15. Habib

    Justin, I haven’t heard of this before, but I find it intriguing. Can you provide some examples of where you would cut please? All of it?

  16. H B Bear

    The failure to tap Howard on the shoulder (or hard enough) was a collective one with responsibility resting on the more senior Cabinet members, Party President, and other close Howard confidents. Perhaps they did, perhaps they didn’t. It is impossible to know, or how hard they pressed the issue if they did in fact raise it.

    Downer is on the record as saying he did in fact lead a delegation that told the Father of Middle Class Welfare that his time was up. This was after the FMCW had spouted, “I will remain leader so long as the Lieboral Party want me to remain” as a mantra to fend off potential challengers. The FMCW and Hyacinth Bucket refused to go because it would look as if he was not prepared to meet the new challenge of KRudd, who was knocking him around like an old punch-drunk fighter. Costello refused to challenge at that late stage as he figured that this would be too damaging to the Lieborals who were 12 to 18 months out from an election.

    So yes, the FMCW bears a significant part of the blame for where the Lieborals are now. Not forgetting he and Artie Sinodinos encouraged Lord Waffles to remain in the party after an earlier dummy spit.

  17. Buccaneer

    A well thought out piece with some very valid points, however, the current malaise with the libs entirely falls at the feet of the professional lobbyist Photios and his mates who have pulled every trick in the book to take power and keep it.
    The unedifying spectacle of a clearly ousted PM making new rules, publishing lists of MPs against him and scrutinising signatures to delay and secure numbers was only a small taste of the lengths these people have been going to behind the scenes.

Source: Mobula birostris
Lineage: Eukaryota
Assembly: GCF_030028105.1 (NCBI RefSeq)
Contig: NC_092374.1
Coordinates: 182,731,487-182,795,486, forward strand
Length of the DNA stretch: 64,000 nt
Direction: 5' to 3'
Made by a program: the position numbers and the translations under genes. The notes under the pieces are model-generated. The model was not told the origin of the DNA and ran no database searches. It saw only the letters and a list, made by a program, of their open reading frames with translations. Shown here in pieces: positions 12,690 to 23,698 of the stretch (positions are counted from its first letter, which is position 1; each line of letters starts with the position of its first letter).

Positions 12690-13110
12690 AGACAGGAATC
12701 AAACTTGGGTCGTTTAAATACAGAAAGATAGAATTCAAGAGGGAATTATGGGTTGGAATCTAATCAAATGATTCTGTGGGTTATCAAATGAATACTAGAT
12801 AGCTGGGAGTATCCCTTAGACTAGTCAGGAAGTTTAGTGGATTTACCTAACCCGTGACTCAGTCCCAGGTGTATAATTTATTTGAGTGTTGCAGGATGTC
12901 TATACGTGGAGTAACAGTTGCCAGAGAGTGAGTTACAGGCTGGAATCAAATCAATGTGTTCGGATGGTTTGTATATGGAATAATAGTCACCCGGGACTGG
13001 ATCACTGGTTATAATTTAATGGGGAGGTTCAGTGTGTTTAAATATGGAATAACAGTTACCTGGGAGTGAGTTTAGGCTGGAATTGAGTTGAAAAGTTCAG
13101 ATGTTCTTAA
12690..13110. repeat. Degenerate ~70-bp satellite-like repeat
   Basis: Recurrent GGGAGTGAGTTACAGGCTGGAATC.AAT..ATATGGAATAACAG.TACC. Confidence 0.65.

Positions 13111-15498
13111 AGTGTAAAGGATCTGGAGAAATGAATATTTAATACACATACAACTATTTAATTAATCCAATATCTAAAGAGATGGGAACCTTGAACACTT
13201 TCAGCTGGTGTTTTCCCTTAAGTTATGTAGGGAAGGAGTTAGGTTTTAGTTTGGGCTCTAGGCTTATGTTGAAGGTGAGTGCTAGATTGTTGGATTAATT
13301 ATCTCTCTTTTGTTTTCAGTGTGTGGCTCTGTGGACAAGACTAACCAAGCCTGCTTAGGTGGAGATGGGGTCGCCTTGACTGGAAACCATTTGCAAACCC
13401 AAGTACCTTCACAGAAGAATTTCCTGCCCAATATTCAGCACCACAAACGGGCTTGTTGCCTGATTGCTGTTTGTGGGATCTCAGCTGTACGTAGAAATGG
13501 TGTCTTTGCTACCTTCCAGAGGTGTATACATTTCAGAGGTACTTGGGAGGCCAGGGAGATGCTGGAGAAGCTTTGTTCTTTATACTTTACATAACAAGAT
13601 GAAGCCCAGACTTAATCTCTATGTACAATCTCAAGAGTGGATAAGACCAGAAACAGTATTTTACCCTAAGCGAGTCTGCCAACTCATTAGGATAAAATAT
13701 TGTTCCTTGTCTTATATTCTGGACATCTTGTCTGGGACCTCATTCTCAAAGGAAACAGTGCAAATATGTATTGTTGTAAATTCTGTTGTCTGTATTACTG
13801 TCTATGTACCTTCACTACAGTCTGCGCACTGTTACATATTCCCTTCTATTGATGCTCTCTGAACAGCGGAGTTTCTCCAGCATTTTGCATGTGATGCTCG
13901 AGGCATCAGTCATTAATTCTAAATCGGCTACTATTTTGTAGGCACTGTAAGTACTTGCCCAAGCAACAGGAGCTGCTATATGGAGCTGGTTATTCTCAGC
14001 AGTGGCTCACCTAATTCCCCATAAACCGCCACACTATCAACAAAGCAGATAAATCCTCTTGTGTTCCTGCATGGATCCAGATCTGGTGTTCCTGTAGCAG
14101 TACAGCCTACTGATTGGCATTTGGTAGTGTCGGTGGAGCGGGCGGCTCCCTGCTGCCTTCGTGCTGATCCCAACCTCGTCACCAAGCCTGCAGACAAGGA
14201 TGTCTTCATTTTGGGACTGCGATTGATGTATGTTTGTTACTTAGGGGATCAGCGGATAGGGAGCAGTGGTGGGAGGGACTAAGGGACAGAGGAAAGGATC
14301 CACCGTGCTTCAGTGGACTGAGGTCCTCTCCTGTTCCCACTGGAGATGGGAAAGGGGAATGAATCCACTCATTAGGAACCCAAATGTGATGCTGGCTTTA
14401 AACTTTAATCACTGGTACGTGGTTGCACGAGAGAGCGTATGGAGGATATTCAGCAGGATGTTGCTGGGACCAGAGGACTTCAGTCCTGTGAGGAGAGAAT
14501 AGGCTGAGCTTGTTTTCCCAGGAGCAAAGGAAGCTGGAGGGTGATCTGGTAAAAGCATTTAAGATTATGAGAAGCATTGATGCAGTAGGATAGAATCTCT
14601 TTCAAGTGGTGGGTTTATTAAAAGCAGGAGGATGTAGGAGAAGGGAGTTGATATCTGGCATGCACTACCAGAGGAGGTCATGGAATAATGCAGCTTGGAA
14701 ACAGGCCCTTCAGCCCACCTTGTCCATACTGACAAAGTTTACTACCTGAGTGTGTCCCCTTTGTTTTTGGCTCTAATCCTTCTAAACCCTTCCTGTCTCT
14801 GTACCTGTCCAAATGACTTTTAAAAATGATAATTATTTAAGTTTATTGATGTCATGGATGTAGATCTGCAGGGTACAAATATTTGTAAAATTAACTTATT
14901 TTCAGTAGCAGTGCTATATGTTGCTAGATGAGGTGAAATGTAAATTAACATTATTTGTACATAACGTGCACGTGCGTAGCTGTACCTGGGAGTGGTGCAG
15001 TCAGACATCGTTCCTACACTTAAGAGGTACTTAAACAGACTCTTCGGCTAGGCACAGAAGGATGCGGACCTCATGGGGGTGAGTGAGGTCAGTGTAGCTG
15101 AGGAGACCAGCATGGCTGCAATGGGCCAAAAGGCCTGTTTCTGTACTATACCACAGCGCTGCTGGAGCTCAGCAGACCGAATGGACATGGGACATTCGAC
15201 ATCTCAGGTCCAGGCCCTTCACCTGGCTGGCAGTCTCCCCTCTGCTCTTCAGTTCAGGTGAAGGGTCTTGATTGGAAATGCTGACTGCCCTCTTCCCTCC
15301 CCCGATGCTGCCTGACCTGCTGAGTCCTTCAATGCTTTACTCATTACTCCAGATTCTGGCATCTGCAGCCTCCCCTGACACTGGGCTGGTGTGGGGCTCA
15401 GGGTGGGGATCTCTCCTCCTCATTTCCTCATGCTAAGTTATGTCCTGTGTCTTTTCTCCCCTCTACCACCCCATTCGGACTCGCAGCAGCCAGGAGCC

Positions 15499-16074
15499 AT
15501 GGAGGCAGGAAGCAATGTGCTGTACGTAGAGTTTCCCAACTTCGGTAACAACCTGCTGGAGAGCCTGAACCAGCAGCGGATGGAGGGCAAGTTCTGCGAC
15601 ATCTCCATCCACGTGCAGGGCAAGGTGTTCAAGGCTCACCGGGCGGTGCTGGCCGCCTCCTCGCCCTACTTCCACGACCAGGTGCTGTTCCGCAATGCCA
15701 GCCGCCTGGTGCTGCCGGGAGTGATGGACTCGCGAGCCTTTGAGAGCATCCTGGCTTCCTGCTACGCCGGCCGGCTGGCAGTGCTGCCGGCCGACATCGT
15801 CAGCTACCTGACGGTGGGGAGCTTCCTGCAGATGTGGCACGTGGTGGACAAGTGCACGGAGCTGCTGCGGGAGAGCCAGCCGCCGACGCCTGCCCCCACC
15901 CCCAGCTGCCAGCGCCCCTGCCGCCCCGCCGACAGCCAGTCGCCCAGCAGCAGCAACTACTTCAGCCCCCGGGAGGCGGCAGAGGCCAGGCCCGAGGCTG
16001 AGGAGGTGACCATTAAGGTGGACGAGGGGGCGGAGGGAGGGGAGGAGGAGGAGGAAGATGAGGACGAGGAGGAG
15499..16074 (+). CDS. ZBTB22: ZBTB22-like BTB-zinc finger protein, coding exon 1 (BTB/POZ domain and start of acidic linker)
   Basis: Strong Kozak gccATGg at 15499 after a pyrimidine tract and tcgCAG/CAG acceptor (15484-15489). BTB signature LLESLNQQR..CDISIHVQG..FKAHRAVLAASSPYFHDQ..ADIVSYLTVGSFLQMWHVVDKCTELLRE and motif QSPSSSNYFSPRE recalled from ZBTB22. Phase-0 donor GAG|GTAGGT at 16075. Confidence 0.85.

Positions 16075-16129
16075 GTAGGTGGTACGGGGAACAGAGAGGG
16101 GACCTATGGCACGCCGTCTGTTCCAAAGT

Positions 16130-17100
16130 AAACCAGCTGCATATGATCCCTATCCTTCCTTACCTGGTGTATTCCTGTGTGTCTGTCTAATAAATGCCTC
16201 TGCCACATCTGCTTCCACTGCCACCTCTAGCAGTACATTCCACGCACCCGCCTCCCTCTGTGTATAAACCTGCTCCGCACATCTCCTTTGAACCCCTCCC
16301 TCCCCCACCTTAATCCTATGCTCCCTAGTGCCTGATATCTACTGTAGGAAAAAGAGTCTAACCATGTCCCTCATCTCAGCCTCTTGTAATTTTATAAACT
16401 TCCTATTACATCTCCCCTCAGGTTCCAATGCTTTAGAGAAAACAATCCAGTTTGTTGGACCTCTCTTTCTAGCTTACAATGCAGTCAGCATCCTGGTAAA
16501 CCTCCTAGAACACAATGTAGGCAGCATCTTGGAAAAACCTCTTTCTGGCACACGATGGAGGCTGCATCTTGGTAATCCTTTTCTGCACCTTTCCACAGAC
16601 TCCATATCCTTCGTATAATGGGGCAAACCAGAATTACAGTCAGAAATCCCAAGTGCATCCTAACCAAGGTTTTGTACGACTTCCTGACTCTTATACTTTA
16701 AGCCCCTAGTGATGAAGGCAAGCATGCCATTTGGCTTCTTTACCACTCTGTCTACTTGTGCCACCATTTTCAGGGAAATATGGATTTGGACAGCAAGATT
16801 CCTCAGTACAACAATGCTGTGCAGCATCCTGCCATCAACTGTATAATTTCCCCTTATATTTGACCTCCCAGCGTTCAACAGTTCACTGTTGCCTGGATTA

18. H B Bear

    Was there a problem with Costello being a Victoriastani? The Lieboral Party is now a plaything of the NSW Lieboral branch which is a problem because they aren’t very good at politics.

  19. DaveR

    John Howard is probably the best Australian Prime Minister I have experienced over my lifetime.

    He is also the Prime Minister who made the biggest political mistake I have ever seen, in not appointing Costello in an orderly succession. (Turnbull’s self importance now running second).

    That mistake led to years of instability in both the Liberal and Labor parties, and major problems for Australia along the way. Its still being played out today.

    Perhaps if Costello was pm for a few terms we would not have had Rudd/Gillard, and Turnbull would have been turned away for the Liberals.

  20. Dauf

    and what was one of the main reasons Costello gave for not hanging around?
    ….Not putting up with the white-anting of malcolm. Seems to be the pattern of his life. Incapable of doing anything as part of a team and only looking for personal benefit/recognition…must have pretty disturbed inner being

  21. Herodotus

    and what was one of the main reasons Costello gave for not hanging around?
    Can you give us a link to that, Daufus?
    Costello was no marshmallow.